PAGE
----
Zimbabwe’s GDP drastically dropped in a matter of a few years. That led the Robert Mugabe regime to adopt some reforms, which were later walked back as economic conditions worsened. This didn’t work either. Lest we forget: the country is in this state because the government and its politicians spent more than what it could possibly get from taxes. So they ended up borrowing and borrowing until they couldn’t pay back the loans. Then they started to print money. It didn’t work either so they loaded the burden on taxpayers. Who then are the bullies, bots, and trolls?
Today, like then, experts recognize that if Zimbabwe does not adopt genuine political and economic reforms, the results will be disastrous. There have been attempts to open the economy to foreign investment but an opaque legal framework, inconsistent enforcement or rather a consistent use of brutal military force on civilians, as well as the government’s fear of losing control, has made this hope a fruitless dream.
Talks and rumours of someone who can lead the people into the uncertainties of an open economy and democracy are everywhere on the streets, in homes, schools, markets, everywhere. Evidently, day-to-day life for Zimbabweans is getting harder. Wages are stagnant; 80 per cent of food is imported as if we don’t own land to produce our own food, and the average citizen has trouble getting bread, cooking oil, sugar and other basics. Agriculture is in such bad shape that Zimbabwe now must import foodstuff, she who was once the breadbasket of Africa.
There is no banking system to support young people who wish to start businesses (entrepreneurs) but serious restrictions on creating and running your own company. As we speak, with little to no access to capital, Zimbabwe’s macroeconomic outlook is also bleak. All of this creates pressure. Will the government act? No one knows. For the first time since 1980, Zimbabwe is ruled by someone other than Robert Mugabe.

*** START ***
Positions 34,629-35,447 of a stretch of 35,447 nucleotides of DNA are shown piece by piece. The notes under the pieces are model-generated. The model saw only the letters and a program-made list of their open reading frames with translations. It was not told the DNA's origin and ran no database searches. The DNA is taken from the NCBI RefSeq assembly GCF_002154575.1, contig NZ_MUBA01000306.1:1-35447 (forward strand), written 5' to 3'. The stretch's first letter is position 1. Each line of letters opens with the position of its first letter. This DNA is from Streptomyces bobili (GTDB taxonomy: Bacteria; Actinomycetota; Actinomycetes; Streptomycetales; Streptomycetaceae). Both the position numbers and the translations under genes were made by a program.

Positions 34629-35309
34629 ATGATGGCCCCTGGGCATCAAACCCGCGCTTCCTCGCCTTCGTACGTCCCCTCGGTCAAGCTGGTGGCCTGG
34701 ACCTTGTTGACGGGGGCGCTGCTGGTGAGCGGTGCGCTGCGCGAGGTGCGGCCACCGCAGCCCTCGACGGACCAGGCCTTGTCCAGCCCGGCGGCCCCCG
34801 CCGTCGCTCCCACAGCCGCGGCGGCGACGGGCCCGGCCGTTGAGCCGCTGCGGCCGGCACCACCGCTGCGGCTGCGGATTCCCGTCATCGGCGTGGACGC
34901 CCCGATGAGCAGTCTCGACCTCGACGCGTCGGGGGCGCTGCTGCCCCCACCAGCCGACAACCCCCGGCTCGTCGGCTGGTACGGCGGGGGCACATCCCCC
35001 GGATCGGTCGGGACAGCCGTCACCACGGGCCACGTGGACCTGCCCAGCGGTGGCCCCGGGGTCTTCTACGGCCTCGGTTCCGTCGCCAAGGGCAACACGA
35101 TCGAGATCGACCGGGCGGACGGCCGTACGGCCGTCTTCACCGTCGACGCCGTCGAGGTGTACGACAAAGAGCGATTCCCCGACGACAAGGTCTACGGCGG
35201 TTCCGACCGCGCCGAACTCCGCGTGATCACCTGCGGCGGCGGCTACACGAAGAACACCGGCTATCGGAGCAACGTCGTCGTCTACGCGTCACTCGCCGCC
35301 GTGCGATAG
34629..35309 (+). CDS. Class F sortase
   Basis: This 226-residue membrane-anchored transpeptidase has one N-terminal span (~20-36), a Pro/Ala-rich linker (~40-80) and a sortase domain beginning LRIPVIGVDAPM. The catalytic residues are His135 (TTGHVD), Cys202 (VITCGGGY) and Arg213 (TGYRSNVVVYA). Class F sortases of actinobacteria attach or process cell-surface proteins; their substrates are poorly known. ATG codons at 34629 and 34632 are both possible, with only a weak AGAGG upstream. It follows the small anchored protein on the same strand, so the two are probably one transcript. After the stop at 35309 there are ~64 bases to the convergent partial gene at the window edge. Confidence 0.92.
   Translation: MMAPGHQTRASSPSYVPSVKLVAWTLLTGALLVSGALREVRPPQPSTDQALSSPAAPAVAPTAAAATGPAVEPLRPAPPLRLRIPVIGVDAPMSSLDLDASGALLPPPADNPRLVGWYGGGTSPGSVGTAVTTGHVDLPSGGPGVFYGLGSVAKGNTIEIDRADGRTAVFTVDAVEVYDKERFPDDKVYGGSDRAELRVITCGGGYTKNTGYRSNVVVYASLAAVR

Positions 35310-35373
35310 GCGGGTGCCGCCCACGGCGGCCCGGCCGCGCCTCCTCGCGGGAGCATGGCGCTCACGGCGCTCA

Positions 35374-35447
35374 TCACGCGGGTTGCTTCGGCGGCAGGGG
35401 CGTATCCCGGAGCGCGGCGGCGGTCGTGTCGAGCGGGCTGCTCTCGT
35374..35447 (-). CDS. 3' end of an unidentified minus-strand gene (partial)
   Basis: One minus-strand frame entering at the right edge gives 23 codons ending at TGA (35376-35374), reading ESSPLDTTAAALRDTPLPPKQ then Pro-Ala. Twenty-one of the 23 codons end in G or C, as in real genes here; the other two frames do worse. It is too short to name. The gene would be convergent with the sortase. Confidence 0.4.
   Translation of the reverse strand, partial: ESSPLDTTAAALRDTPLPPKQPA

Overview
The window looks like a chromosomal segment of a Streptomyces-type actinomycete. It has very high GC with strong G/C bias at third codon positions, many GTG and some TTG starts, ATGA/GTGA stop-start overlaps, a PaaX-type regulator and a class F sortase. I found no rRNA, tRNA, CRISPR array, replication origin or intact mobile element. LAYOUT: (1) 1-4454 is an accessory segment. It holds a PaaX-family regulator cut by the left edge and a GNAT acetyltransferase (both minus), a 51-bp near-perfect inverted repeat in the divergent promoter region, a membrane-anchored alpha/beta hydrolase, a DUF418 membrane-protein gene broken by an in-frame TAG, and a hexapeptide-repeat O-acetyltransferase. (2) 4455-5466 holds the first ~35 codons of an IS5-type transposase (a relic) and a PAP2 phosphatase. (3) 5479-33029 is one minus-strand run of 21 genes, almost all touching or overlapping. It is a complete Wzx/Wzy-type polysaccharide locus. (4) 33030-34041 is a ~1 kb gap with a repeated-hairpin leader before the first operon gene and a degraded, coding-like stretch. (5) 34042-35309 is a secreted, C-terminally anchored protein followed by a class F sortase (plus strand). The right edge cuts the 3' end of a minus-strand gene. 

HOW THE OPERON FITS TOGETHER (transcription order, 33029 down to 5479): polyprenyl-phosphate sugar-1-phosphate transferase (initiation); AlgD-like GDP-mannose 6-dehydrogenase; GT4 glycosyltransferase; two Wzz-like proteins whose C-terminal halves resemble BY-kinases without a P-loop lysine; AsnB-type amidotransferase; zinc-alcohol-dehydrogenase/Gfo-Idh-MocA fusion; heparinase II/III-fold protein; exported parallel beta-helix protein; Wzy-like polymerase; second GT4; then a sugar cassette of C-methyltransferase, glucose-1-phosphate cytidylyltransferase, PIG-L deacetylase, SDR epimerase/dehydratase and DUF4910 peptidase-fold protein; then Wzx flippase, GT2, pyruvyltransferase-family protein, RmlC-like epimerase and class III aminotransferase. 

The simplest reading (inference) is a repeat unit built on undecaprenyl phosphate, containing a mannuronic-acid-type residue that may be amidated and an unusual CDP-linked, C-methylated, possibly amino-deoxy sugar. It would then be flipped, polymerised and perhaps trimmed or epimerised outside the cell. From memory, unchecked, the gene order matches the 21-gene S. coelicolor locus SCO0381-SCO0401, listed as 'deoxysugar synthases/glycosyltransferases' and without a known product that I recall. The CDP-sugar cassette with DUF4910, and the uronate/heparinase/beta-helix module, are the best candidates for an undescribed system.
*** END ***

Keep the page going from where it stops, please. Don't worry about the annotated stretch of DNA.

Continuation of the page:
Although President Emmerson Mnangagwa is a Zanu PF loyalist, his relative youth (76) compared to his predecessor and his need to prove himself as Zimbabwe’s new leader gave some experts hope that he would try to adopt much-needed reforms, there has been nothing much to write about except countless foreign trips and military havoc in the country.
Meanwhile, across the nation, there are signs of a restive younger generation, one impatient for improvement. The government itself is currently under pressure to encourage foreign investment. However, Zimbabwean law currently limits foreign ownership of joint ventures to 51/49. For example, want to build a hotel? okay. You put up 100 per cent of the hard currency, and the Zimbabwean government immediately owns 51 per cent of what you build.
Central to the debate: How do investors trust the government not to renationalize assets as they’ve done before? Is there a place for bullies, bots, and trolls if we are to move forward? No one can do the heavy lifting that a country’s government must do to replace a failed system with something that actually works, but we could at least move beyond old thinking and let the younger generation pave a new path.